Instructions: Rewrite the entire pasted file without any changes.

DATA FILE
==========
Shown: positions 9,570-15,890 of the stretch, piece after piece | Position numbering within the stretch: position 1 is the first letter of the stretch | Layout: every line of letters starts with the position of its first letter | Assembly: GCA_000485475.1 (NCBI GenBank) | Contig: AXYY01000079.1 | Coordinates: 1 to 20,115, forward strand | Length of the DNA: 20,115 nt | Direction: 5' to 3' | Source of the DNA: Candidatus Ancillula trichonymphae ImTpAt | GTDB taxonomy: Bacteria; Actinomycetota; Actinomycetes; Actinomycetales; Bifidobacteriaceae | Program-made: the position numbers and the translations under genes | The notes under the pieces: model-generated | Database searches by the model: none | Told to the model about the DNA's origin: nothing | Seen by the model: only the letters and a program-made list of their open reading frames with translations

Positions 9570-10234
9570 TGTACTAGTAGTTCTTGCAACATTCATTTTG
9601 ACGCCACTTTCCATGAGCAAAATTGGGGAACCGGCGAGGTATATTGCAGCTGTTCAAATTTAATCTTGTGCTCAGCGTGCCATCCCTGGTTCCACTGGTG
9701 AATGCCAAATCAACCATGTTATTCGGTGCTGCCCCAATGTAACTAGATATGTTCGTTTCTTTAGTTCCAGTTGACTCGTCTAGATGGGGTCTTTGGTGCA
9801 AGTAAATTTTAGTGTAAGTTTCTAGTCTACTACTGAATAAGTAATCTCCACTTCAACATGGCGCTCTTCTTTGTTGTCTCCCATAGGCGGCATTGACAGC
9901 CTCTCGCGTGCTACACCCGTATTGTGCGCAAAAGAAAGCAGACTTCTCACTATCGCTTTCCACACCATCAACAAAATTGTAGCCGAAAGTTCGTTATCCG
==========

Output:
Shown: positions 9,570-15,890 of the stretch, piece after piece | Position numbering within the stretch: position 1 is the first letter of the stretch | Layout: every line of letters starts with the position of its first letter | Assembly: GCA_000485475.1 (NCBI GenBank) | Contig: AXYY01000079.1 | Coordinates: 1 to 20,115, forward strand | Length of the DNA: 20,115 nt | Direction: 5' to 3' | Source of the DNA: Candidatus Ancillula trichonymphae ImTpAt | GTDB taxonomy: Bacteria; Actinomycetota; Actinomycetes; Actinomycetales; Bifidobacteriaceae | Program-made: the position numbers and the translations under genes | The notes under the pieces: model-generated | Database searches by the model: none | Told to the model about the DNA's origin: nothing | Seen by the model: only the letters and a program-made list of their open reading frames with translations

Positions 9570-10234
9570 TGTACTAGTAGTTCTTGCAACATTCATTTTG
9601 ACGCCACTTTCCATGAGCAAAATTGGGGAACCGGCGAGGTATATTGCAGCTGTTCAAATTTAATCTTGTGCTCAGCGTGCCATCCCTGGTTCCACTGGTG
9701 AATGCCAAATCAACCATGTTATTCGGTGCTGCCCCAATGTAACTAGATATGTTCGTTTCTTTAGTTCCAGTTGACTCGTCTAGATGGGGTCTTTGGTGCA
9801 AGTAAATTTTAGTGTAAGTTTCTAGTCTACTACTGAATAAGTAATCTCCACTTCAACATGGCGCTCTTCTTTGTTGTCTCCCATAGGCGGCATTGACAGC
9901 CTCTCGCGTGCTACACCCGTATTGTGCGCAAAAGAAAGCAGACTTCTCACTATCGCTTTCCACACCATCAACAAAATTGTAGCCGAAAGTTCGTTATCCG